Labour would give gig economy workers right to sick pay with new workers rights charter

Labour would give gig economy workers the right to sick pay under its new “workers’ rights charter”.

The party launched its “new deal for working people” on Monday, claiming it would see an additional 6.1 million workers eligible for statutory sick pay.

Labour cited Office for National Statistics figures, which suggest 4.2 million self-employed workers, including gig economy workers, do not currently qualify for statutory sick pay, alongside 1.9 million people who are currently employed, but cannot claim it.

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Andy McDonald MP, Labour’s shadow employment rights and protections secretary, said: “Millions of workers are in insecure employment with low pay and few rights and protections, particularly key workers whose efforts got the country through the pandemic.

Labour Party leader Sir Keir Starmer and Deputy Leader Angela Rayner during a visit to The Construction Skills Centre in London.Labour Party leader Sir Keir Starmer and Deputy Leader Angela Rayner during a visit to The Construction Skills Centre in London.
Labour Party leader Sir Keir Starmer and Deputy Leader Angela Rayner during a visit to The Construction Skills Centre in London.

“A lack of basic rights and protections forces working people into poverty and insecurity.

“This is terrible for working people, damaging for the economy and, as we have seen throughout the pandemic, devastating for public health.

“We need a new deal for working people. Labour would ensure that all work balances the flexibility workers want with the security they deserve.”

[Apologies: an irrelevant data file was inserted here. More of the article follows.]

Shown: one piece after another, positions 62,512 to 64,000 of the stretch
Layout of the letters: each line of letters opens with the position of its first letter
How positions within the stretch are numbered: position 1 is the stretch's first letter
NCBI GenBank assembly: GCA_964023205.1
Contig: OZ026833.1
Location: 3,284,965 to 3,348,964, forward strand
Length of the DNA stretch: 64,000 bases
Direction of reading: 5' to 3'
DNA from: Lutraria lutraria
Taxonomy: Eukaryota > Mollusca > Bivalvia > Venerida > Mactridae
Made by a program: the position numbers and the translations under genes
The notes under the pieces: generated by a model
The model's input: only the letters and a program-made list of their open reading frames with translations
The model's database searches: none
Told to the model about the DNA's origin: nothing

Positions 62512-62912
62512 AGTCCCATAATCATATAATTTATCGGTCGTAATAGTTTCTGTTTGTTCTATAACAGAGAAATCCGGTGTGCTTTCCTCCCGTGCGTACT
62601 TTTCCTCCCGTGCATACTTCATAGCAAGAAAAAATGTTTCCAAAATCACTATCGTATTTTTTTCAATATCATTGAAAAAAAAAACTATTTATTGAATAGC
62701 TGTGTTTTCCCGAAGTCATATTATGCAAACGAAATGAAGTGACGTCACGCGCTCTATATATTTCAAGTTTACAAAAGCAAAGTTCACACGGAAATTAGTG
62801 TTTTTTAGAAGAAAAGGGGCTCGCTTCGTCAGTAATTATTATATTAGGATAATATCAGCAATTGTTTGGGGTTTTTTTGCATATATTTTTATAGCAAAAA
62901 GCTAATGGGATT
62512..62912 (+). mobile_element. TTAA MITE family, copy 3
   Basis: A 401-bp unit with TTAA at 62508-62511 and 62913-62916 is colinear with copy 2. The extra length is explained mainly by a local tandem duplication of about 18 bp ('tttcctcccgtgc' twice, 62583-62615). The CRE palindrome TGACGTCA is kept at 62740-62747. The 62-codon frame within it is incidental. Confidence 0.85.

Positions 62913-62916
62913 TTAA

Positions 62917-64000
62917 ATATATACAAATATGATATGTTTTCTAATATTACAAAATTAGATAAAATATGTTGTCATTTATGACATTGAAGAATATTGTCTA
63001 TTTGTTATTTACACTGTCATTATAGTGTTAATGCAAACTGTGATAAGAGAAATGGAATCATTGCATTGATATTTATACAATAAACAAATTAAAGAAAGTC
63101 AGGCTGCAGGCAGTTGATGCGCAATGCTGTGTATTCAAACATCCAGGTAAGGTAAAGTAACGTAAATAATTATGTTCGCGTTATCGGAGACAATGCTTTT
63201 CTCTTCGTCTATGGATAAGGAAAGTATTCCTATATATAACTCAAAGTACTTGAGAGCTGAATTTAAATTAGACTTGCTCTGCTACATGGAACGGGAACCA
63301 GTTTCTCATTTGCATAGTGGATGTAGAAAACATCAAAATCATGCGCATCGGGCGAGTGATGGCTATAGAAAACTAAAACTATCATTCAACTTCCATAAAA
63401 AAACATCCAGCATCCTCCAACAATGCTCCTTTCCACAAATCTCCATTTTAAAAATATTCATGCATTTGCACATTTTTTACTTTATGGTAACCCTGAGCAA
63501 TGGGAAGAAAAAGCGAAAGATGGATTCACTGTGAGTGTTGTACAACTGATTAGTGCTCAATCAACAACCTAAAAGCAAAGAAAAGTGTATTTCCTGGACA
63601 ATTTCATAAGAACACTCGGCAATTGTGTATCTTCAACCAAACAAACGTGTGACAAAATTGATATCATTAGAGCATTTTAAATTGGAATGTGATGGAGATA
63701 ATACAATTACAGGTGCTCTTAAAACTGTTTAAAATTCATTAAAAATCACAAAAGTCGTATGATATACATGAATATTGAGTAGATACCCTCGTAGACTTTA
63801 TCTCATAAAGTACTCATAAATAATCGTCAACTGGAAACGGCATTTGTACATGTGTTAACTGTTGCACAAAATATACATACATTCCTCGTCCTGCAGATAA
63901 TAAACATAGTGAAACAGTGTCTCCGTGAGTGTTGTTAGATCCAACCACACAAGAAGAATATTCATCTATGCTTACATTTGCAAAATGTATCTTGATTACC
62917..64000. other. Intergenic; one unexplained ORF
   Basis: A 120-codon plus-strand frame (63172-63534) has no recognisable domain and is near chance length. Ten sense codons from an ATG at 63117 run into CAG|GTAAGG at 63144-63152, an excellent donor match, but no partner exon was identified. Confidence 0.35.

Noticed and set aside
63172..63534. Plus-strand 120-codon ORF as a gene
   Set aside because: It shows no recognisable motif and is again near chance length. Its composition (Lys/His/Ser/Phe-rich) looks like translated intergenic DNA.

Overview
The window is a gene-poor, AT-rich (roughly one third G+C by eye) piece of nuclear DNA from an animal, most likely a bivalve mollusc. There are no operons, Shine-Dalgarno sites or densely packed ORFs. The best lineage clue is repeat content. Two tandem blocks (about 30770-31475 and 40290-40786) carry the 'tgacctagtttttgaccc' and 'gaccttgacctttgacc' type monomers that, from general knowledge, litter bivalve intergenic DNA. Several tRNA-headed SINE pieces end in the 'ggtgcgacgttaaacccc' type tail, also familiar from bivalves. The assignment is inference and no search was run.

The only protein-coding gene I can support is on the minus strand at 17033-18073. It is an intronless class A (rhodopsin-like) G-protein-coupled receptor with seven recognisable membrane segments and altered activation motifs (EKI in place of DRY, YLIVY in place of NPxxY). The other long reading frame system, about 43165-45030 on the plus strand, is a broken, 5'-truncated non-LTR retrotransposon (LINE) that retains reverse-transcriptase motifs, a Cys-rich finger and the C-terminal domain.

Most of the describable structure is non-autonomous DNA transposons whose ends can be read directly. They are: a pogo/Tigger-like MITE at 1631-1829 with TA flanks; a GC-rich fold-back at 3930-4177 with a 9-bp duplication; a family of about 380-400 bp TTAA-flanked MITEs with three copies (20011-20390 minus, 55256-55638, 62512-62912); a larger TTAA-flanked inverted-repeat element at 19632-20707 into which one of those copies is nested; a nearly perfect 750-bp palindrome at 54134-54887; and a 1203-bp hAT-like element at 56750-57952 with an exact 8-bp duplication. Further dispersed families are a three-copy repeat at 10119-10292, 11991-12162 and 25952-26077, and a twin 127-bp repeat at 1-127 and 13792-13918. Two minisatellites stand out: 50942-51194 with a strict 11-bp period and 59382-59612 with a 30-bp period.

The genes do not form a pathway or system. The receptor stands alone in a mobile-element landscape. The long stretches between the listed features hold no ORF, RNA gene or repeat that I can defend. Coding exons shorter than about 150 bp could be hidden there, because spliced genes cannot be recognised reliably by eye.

The plans would see the three separate legal statuses of employment rolled into one status of “worker” and given the same rights.

These further 6.1 million people would then be offered rights including sick pay, National Minimum Wage entitlement, holiday pay, paid parental leave, and protection against unfair dismissal.

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The pledge follows a series of court cases over the gig economy, with the Court of Appeal ruling in July that Deliveroo riders were not workers and therefore not entitled to collective bargaining rights.

Labour deputy leader Angela Rayner launched the party’s workers rights charter on Monday morning at a co-working hub in central London and hailed it as the “minimum” workers could expect after the pandemic.

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She said: “Today the new deal is about – we are at a fork in the road as we come out of this pandemic – that people in Britain shouldn’t have to go to work and really struggle to feed their families and support themselves in very low paid, insecure work.

“Today is about making sure that everybody gets rights from day one in employment, can have the right to flexible working, not just for the employer, but for the employees as well who have done so much adapting and working from home in this period, and making sure that everybody has at least a minimum of £10 an hour, a real living wage.

“I think that will really boost our economy, but also give people some security and respect in work. We think that is the absolute minimum that people should expect.”

The Ashton-under-Lyne MP explained the party wanted "good-quality jobs" that pay a "proper wage that people can raise a family on".

She said: "Under the Conservatives we have a broken economic model defined by insecure work, low wages and in-work poverty and a lack of opportunity for people who want to get on and find good work to support themselves and their families."

Amanda Milling MP, co-chairman of the Conservative Party said: "While Labour carp from the sidelines, we're continuing to support business while taking the tough decisions needed to rebuild from the pandemic and protect people's jobs and livelihoods."

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